European Smartphone Sales Dip by 16% YoY, Xiaomi Surpases Apple in the Frenzy

Economic turmoil has resulted in many profitable quarters experiencing an extended downturn, and the smartphone market is no exception. European smartphone sales have now registered a 16% decline year over year, with around 40 million units being sold in the third quarter of 2022 which is 6 million fewer than last year with all things having been considered and taken into account, as reported by CPR.

Samsung has seen a staggering decrease of 20% in the same period, but in spite of the fact that this is the case it continues to be the biggest smartphone brand in Europe with 13.5 million units having been sold. With all of that having been said and now out of the way, it is important to note that the second spot on this list is no longer held by Apple. That honor now belongs to Xiaomi, whose phones sold around 9.1 million units compared to Apple’s 8.5 million.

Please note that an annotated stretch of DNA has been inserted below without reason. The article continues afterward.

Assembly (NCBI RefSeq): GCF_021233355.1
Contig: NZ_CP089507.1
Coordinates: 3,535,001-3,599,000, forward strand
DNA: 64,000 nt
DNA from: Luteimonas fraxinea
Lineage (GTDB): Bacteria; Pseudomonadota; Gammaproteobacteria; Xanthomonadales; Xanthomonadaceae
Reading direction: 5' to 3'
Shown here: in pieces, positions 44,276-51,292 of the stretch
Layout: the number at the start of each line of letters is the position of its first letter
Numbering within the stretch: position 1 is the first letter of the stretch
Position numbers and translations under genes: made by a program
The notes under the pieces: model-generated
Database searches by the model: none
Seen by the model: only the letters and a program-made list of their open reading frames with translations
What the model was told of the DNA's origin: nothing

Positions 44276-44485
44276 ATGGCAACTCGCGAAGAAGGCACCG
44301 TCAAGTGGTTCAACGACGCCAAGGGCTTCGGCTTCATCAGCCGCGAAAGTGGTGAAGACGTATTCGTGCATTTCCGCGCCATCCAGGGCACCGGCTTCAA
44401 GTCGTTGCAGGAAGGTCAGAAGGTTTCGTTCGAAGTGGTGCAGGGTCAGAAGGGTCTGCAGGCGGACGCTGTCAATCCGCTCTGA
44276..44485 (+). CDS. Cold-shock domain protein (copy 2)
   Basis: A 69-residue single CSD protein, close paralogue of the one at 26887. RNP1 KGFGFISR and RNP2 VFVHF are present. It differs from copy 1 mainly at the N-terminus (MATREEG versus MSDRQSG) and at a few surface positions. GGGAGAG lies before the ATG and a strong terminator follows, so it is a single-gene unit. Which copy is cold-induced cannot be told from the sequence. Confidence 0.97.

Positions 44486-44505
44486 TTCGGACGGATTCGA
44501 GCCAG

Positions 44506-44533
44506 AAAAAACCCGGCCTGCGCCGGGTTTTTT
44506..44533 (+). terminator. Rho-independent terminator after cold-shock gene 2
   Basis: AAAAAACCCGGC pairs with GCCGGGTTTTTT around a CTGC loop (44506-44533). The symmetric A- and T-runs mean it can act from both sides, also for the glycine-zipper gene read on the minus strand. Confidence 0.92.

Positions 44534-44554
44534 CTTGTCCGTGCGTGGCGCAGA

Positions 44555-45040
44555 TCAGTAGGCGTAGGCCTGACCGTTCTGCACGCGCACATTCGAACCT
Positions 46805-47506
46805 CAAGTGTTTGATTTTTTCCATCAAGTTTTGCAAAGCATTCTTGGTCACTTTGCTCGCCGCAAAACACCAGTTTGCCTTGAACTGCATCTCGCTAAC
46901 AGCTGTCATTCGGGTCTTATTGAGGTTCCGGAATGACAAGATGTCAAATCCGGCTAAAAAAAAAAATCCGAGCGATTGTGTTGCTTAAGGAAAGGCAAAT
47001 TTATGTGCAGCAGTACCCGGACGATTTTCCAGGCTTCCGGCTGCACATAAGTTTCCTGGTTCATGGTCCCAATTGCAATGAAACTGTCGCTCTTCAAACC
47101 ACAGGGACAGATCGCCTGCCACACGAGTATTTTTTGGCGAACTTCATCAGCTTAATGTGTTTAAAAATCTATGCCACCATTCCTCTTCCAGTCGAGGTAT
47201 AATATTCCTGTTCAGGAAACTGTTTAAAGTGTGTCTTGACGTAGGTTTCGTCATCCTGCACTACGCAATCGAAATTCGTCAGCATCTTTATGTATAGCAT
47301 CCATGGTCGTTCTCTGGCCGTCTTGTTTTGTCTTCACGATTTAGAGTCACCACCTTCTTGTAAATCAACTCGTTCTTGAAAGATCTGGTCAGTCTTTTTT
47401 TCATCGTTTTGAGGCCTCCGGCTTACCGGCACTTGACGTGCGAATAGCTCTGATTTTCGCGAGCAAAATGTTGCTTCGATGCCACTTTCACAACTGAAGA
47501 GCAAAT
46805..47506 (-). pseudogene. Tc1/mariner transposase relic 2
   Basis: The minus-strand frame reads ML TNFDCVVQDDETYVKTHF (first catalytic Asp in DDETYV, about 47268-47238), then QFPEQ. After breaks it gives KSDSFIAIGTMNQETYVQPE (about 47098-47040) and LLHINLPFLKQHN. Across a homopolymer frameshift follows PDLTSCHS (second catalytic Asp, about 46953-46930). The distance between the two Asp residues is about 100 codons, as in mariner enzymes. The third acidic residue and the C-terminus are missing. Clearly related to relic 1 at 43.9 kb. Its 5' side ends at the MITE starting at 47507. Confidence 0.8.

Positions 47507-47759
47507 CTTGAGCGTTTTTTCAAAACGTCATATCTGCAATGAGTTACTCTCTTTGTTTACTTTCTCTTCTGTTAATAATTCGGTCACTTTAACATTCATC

China’s supply chain issues have hit Apple hard because of the fact that this is the sort of thing that could potentially end up making it difficult for the tech juggernaut to get phones into stores. Apple’s launch of its iPhone 14 was rather muted for this very reason, and that suggests that the end of Apple’s dominance might come sooner than might have been the case otherwise.

Xiaomi has benefited from the exiting of Apple and Samsung from the Russian market, since this gives the essentially gives the Chinese brand a carte blanche. That may have helped it surpass Apple, and it will be interesting to see if a resolution to the Ukraine invasion has any sort of impact on its sales figures moving forward.

Xiaomi saw a 4% increase in its shipments, but fellow Chinese smartphone brand RealMe performed even better with a spectacular 85% increase. Chinese smartphones are beginning to become hot items, and that might signal that American smartphones are no longer going to be the coveted products that they used to be. Samsung’s dominance also shows that America’s smartphone market is seeing some dark days that may continue for the foreseeable future.

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